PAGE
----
By Matt de Simone
A lot of Botetourt County’s youth have felt the “COVID effect”—remote learning, lessoned groups activities, and in-school learning. As kids across the county return to four full days of school, some of the usual school activities will soon begin taking shape. One organization looking forward to the kids returning to school is Botetourt’s 4-H.
Virginia recently shifted to “Phase III” of the COVID re-opening agenda. That shift welcomes organizations like 4-H to resume some in-person services and educational programming in Agriculture and Natural Resources, Family and Consumer Services, 4-H Youth Development, and Community Viability.
Virginia Cooperative Extension works with Virginia Tech and Virginia State University as a liaison between the research and development at those schools and the local community. Kate Lawrence and Tyler Painter are Botetourt County’s agents that have remained busy in their office despite the restrictions implemented by the state over the course of the 2020 pandemic.
Painter is Botetourt County’s 4-H Extension Agent in charge of positive youth development. During the 2019-20 school year, 4-H had in-school programs working out nine of the 11 Botetourt County schools. Their nine community clubs were operating regularly outside of schools.
“Obviously, when everything shut down in March, we had a couple of events we had to cancel,” Painter explained. “A lot of the work I’m doing in the schools are soft skills development with public speaking and dramatic reading. Those programs were cut down [due to schools closing].”
The 4-H summer camp was also shut down as a result of the restrictions. Painter and his team have since worked to develop new virtual programs for the youth. At the end of last year, 4-H offered kids “Twelve Days of Christmas in a box.” The program consisted of activities over the course of 12 days that ranged from a cooking demonstration to tie-dying. 4-H designed the program to keep kids busy over the holiday break. Painter is planning a “Spring Break in a Bag” similar to the activities 4-H offered kids over Christmas.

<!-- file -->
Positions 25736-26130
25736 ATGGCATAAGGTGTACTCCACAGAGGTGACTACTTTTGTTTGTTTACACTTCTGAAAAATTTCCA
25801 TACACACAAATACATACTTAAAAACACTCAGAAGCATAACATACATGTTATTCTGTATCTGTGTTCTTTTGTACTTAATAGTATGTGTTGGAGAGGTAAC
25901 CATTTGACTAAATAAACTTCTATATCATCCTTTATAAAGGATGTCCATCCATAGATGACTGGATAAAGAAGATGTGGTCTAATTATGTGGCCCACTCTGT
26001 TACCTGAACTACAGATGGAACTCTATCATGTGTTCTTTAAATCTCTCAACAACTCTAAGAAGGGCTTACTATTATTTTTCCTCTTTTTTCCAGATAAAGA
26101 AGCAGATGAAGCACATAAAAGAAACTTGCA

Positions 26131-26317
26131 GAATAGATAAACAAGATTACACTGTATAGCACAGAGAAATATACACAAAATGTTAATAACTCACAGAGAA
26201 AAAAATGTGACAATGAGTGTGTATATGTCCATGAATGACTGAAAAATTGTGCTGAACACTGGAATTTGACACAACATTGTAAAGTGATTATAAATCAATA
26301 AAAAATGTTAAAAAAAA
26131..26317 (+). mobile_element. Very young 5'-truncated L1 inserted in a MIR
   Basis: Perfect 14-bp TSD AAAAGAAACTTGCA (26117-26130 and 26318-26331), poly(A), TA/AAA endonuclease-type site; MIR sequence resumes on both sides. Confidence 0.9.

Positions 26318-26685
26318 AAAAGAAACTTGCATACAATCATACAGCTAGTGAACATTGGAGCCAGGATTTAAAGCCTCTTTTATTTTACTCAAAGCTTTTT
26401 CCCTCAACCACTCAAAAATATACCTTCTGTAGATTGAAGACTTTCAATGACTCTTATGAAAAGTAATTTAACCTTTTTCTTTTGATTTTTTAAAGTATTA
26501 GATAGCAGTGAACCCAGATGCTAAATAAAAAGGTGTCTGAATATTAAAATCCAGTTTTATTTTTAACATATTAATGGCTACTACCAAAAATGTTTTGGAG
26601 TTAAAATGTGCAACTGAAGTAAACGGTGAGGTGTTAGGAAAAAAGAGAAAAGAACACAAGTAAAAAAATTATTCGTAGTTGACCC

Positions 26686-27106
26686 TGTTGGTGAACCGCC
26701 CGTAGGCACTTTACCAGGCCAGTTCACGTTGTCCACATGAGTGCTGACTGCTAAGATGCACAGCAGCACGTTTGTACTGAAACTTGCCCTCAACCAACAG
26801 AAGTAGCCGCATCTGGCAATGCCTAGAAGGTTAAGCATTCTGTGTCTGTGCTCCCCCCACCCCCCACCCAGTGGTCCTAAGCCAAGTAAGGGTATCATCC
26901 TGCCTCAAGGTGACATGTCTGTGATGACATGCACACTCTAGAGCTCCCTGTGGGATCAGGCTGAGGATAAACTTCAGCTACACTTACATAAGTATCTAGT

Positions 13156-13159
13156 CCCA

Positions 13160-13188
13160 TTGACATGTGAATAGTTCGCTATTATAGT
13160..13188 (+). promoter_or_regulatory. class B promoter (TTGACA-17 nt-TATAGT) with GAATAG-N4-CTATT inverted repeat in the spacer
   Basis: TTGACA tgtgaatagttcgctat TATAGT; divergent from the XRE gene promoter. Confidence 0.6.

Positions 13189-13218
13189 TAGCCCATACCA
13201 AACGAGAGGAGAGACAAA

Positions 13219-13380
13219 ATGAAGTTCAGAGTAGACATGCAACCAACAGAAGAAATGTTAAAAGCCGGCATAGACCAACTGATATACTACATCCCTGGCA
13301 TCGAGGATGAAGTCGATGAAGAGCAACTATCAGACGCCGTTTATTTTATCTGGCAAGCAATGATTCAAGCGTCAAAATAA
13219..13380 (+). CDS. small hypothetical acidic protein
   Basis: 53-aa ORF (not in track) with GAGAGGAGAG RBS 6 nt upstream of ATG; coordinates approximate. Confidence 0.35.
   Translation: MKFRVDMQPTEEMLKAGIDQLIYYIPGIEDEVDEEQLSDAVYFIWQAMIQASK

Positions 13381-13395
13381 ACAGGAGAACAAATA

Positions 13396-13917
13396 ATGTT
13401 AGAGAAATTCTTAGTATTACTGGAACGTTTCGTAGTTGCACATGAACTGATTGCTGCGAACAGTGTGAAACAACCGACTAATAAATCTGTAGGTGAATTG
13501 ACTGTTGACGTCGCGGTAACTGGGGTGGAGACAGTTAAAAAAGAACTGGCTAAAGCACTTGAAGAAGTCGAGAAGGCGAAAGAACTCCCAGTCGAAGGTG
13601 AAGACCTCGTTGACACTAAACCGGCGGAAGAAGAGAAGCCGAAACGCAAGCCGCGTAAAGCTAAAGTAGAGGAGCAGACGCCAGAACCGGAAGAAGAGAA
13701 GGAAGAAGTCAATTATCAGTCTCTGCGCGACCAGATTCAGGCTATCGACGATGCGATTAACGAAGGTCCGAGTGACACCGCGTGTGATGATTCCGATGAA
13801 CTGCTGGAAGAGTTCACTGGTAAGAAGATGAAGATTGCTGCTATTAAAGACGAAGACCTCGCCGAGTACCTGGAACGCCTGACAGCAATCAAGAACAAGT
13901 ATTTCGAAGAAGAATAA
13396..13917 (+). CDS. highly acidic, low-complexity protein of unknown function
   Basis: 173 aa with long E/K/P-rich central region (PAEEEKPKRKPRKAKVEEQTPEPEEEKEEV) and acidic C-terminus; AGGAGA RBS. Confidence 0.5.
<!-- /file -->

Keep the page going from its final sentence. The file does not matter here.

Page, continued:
The spring season shapes up to be a busy one for Botetourt’s youth involved in community clubs.
Lawrence is the Agriculture and Natural Resources Extension Agent that works with the local farmers.
“A lot of these clubs are made up of kids not sitting in front of the computer,” Lawrence said. “It takes a lot of work for these clubs to come together, but a lot of clubs can still meet and do things.”
The Livestock Club is one of Lawrence’s specialties. She teaches youth about agriculture and the different aspects of a farm. One of the more popular projects is a poultry chain where kids learn how to raise chickens and later present them in a contest and hopefully sell their eggs.
“That’s a cool project because you don’t have to have a lot of space,” Lawrence continued. “You don’t need a farm or a lot of experience. It’s easy for little kids as the program acts as a starter set.”
Older kids in the program work with cattle, goats, and sheep. All kids keep a log of their spending and operations throughout the program. They learn about nutrition and genetics. More importantly, the kids learn about responsibility and compassion. The Livestock Club is planning to rev up the livestock program once again this spring.
“Everything we do has life skills development in mind,” Painter added. “There is a wheel of 200 different things that our clubs can help target.”
When Lawrence isn’t involved directly with 4-H, she runs a beef/cattle marketing program. She explained that Botetourt County is traditionally a cow/calf area, which means most cattle farmers have a group of cows that have babies once a year and the program sells the calves. She works with farmers to better wean the cattle away from their mothers and feed the calves along the way until they’re older.
Another aspect of the program is organizing the farmers to bring all of the cattle in for buyers so they have a better look at the livestock. By cooperatively marketing the cattle, farmers can get $75 more a head than what they could in more traditional ways. Essentially, Lawrence gets local farmers to work together through her program.
This year is shaping up to be an exciting one for the youth and adults involved with 4-H and the Virginia Cooperative Extension.
As 4-H continues the efforts to continue with the planned activities, visit the Botetourt County 4-H Facebook page for more information. For specific questions regarding this year’s 4-H summer camp, contact Tyler Painter at 473-8260.